This is an example of a guess based on an approximation – that is actually rejected by the exact theory. Sometimes, the exact theory may modify the results of the approximate one not only by "small quantitative corrections" but it may change the answers "qualitatively", too. But Hawking has proposed another superficially sensible guess which turned out to be wrong, too. After he has derived the radiation and falsified his previous objection, he used the causality in the black hole spacetime again and argued that the thermal radiation itself cannot possibly depend on the initial state of matter from which the black hole was created. The information must be lost!

This claim doesn't assume "completely classical physics". The radiation is composed of electromagnetic quanta and other things – which clearly need a quantum theory. But the background geometry is still treated "sort of" classically and this fact is still sufficient for the no-go theorem to actually be incorrect. When the spacetime geometry is treated in the quantum way as well, and it has to be, the radiation may not only exist but it is capable of remembering all the information about the initial collapsing matter – the information is encoded in subtle correlations of the Hawking quanta even though this would be impossible in quantum field theory on a curved (classical) background.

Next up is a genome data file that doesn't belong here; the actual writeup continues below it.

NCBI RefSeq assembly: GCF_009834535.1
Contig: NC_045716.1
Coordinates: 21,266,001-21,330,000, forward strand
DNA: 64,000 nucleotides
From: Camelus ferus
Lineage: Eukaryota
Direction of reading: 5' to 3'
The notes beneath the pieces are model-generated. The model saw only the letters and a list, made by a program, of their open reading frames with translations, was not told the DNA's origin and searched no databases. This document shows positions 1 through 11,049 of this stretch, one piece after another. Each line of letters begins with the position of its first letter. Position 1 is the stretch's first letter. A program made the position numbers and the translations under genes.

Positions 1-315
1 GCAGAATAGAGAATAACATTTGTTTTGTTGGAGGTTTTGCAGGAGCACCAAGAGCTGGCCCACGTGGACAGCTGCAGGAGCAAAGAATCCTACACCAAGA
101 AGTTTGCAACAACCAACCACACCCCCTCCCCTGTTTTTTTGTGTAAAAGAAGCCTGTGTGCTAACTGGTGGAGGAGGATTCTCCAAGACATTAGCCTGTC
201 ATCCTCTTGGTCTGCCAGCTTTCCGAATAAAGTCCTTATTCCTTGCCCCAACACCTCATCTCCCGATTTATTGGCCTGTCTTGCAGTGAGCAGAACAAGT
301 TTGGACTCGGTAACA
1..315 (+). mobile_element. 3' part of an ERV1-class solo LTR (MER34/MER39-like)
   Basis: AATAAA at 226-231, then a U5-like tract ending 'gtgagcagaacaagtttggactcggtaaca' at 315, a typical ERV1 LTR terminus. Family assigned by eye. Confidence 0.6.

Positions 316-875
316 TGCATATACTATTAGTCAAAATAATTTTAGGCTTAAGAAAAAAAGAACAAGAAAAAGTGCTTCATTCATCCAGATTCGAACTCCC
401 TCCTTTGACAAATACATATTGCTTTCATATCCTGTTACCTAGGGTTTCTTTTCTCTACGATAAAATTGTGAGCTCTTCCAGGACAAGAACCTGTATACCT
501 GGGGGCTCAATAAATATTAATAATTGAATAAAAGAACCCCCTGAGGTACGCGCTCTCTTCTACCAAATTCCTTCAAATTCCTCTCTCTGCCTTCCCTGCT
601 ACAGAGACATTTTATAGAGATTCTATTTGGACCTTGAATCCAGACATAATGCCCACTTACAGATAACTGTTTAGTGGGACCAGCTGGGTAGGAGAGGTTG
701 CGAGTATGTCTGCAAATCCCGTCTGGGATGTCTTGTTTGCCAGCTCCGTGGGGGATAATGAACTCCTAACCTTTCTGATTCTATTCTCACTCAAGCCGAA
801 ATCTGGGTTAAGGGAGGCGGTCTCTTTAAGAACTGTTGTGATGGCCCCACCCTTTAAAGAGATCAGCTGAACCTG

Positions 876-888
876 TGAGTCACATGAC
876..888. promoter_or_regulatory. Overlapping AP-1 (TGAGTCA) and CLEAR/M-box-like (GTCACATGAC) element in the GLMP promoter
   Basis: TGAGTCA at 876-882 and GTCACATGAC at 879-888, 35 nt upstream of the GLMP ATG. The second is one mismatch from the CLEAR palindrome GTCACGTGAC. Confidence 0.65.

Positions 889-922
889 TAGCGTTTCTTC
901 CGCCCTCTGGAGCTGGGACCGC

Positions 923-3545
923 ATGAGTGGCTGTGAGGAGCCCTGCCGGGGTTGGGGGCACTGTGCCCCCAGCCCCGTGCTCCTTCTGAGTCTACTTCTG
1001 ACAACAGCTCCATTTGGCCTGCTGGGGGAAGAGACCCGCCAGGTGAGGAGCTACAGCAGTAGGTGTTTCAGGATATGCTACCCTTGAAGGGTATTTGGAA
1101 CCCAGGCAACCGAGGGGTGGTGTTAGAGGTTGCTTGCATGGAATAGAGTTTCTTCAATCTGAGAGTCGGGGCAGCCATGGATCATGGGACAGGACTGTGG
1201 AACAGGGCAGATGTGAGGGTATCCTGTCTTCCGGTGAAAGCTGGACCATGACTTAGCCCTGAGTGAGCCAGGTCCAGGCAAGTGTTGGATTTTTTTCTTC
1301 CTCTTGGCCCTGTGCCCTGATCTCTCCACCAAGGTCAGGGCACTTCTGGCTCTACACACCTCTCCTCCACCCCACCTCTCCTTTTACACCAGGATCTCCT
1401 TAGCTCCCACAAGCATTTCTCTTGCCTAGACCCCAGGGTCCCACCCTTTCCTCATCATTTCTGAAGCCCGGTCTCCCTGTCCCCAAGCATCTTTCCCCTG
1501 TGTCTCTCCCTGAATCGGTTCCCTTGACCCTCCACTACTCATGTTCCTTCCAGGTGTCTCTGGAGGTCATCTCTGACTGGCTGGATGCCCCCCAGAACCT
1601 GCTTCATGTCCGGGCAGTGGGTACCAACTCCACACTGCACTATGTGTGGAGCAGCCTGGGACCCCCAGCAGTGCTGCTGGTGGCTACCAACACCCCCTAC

The history of physics is full of stories in which physicists were sometimes excessively critical of their own ideas (e.g. Planck incorrectly thought that his light quanta in his derivation of the black body spectrum were just some bizarre auxiliary dirty trick he should be ashamed of that would be explained by something totally different later) – or they embraced an attitude that a straightforward, naive, somewhat egotist mortal would almost certainly not take. But good physicists – and I would hope that one may say good scientists in general (and perhaps many non-scientists, too) – often love to shoot down their own ideas and fall in love with their former foes' ideas and do all sorts of similarly "surprising" things if they suddenly see the evidence. And sometimes they do it even without sufficient evidence because it's a cool credible sign of one's own integrity if he can attack his own ideas. ;-)

I added a smiley face because at the end, I am convinced that such a reversed bias is a bias, too. Physicists can't afford to be biased in favor of their own ideas just because they're theirs; but they shouldn't be incredible hostile or skeptical towards their own ideas because they're theirs, either!